10 August 2016
We’ve had good feedback from our incidental Buggin’ Out series, which details current Excel bug fixes and workarounds. However, a question that keeps cropping up is the question, “What version of Excel do I have?” so we thought we ought to help out. Apologies to our Mac users, but we are going to stay PC even if that’s not Politically Correct (although Mac software is not entirely dissimilar).
Let’s go back to the beginning and work our way forward…
If you have this still, you are opening yourself up to a whole world fraught with danger. Recognised as a version of Excel with drop down menus rather than the Ribbon, it’s no longer supported by Microsoft and that can mean a nice open backdoor for all sorts of nasties such as trojans, worms and other types of malware. It doesn’t matter what update version you have: it’s out of date – get it sorted before it sorts you.
Recognised by the fact ‘File’ has been replaced by the wondrous ‘Office button’, there was good and bad associated with this radically remixed version of Excel. It was the first version to come with the Ribbon and it freaked out a lot of experienced users.
It was meant to make life easier for mums and dads with big, friendly icons everywhere (albeit of inconsistent size) to click on with a mouse. But no one could find anything and resorted to learning the Excel 2003 keyboard shortcuts to make the damned thing work. A complete reworking of Excel, it did come with a lot of bugs pre-loaded, such as conditional formatting that could appear anywhere and objects that resized when you dared to print the worksheet or scroll up or down said sheet.
It wasn’t all bad news though. Excel add-ins from earlier versions of Excel still tended to work in this version without automation errors proliferating everywhere which bedevilled later incarnations of Excel.
If you are unlucky enough to be still using this version (a big welcome to our government readers), to find what issue of Excel 2007 you have, go to Office Button -> Excel Options -> Resources (ALT + T + O + R) and review the final item in the list, ‘about Microsoft Excel 2007’. There’s slightly more detail if you click on the ‘About’ button too (especially if you have forgotten who you are or who you stole the laptop from), but not much.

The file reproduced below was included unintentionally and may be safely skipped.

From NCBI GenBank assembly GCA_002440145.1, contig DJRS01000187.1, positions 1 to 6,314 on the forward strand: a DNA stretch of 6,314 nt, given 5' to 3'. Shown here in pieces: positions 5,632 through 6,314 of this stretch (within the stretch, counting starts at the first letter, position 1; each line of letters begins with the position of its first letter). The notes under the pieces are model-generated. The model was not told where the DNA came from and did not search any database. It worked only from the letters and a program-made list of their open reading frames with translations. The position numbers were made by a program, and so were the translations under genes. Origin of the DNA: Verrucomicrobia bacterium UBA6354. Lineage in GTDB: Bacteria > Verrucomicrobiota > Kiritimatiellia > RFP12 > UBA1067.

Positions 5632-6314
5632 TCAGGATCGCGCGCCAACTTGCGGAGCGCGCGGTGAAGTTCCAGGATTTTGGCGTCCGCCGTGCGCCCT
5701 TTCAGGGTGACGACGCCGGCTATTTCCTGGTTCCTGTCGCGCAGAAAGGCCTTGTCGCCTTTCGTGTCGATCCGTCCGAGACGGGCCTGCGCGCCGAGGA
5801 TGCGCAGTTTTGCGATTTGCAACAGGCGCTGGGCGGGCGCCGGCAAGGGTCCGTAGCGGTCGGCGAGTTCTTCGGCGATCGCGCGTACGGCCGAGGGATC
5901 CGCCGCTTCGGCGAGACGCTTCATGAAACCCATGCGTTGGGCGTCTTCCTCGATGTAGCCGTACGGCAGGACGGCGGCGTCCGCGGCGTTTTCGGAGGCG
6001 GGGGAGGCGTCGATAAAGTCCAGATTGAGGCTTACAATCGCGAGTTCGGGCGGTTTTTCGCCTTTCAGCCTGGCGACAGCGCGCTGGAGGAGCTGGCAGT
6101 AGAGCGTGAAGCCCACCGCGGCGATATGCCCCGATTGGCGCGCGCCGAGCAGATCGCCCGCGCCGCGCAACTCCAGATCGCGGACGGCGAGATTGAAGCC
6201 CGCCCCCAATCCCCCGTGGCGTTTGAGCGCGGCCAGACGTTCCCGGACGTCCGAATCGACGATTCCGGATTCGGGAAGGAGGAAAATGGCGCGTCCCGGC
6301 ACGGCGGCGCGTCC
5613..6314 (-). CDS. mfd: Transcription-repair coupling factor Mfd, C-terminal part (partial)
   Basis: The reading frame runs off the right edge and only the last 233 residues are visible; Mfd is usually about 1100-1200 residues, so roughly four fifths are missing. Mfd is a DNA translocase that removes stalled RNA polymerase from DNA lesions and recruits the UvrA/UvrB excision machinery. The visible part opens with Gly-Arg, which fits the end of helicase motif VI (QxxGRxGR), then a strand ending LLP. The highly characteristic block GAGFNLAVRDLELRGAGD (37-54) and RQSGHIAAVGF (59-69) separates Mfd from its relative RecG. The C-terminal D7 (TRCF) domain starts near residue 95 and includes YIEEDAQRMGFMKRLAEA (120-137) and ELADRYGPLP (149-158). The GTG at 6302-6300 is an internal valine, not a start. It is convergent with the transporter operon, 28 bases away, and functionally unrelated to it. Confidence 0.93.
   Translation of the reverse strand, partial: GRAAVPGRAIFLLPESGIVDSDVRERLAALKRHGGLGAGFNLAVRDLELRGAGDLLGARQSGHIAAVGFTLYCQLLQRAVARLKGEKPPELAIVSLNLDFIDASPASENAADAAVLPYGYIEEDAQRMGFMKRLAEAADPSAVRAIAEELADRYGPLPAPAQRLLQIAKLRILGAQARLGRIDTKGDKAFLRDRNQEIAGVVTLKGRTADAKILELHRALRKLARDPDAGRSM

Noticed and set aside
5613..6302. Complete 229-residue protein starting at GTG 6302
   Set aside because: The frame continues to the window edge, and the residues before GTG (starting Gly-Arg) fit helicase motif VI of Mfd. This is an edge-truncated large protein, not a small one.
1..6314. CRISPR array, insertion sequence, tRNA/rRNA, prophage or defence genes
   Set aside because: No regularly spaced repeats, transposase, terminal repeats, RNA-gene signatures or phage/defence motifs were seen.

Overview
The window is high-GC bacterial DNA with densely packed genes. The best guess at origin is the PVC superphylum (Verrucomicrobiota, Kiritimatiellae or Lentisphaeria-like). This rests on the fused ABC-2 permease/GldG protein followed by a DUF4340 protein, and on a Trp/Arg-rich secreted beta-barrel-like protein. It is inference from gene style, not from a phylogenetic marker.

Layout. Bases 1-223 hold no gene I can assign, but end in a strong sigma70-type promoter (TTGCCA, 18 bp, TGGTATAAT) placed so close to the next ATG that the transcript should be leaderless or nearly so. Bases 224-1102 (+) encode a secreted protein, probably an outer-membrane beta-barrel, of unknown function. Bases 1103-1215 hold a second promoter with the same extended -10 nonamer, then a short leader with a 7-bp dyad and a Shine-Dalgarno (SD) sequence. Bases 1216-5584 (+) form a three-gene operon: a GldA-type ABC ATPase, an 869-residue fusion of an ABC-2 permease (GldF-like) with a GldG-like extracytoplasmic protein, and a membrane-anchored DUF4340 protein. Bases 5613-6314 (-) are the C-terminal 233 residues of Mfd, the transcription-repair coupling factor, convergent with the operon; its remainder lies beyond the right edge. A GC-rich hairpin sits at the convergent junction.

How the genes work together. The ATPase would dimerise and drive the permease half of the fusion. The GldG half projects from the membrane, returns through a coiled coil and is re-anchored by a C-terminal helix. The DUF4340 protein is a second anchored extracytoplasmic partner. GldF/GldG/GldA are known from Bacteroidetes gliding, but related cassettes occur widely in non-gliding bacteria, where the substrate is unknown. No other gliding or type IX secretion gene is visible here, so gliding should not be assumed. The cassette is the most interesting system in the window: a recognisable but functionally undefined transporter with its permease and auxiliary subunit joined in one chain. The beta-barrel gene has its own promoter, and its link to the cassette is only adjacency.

Note that ‘get updates’ is the first button in this list.
Now this is more like it – and many readers agree, given how popular it is still out there in the marketplace. Excel 2010 brought back the ‘File’ tab, which gave us the backstage for the first time.
Excel 2010 came in two flavours: 32-bit and 64-bit for those needing more grunt in their spreadsheets, which became the norm for all variants subsequently. Excel 2010 ironed out of its predecessor’s bugs and introduced the world to Power Pivot, Power Query, Power Drill et al. OK, maybe one of those add-ins was just made up…
To locate which version of Excel 2010 you have, go to File -> Help:
Note that ‘Check for Updates’ is the final item in the list in the middle column too.
This version of Excel introduced us to British Racing Green and file tabs that LIKE TO SHOUT AT YOU.
It’s the first version of Excel that the Microsoft marketing team really got its teeth into too, with versions to suit everyone as long as you bought the top of the range version. What could possibly be confusing about having variants called Office 365, Microsoft Office Student, Microsoft Office Amateur (for those seeking to enter the Olympics), Microsoft Office Professional, Microsoft Professional Plus and Microsoft Office Pro Plus (sounds like medication)? Consultants made a fortune worldwide advising their clients of what version to get (see our very own >Which Version of Office 2013..?). Woe betide you if you lived in Turkey or Australia as local distributors tried their utmost to make the good stuff virtually impossible to get hold of initially.
Sorry, rant over. To find out the update version you have, again, head for the back stage, File -> Account -> About Excel button:
Checking for updates becomes a little inconsistent here, depending upon the version you have. In the version displayed above, you will have to go to Windows Update to update the version. In other versions, it can be located at File -> Account -> Product Information. Here, you will locate Update Options where you may select Update Now from the list. If you cannot locate this, click on Enable Updates first.
And so in this blog update, we get up to date in our quest for updates. Excel 2016 got rid of the capital letters and seemingly Power Query too, as it became part of the furniture in Data -> Get & Transform.
Excel 2016 variations weren’t particularly less difficult to comprehend than Excel 2013 (to wit, please see our discussion here or more details), but it was easier to check for updates.
The version could be identified by going to File -> Account -> About Excel button (although I note the version cited below Office updates differs from the version cited in the pop-up dialog box!?), whereas updates could be managed from File -> Account -> Office Updates button. Simple!
Bring on Office 2019!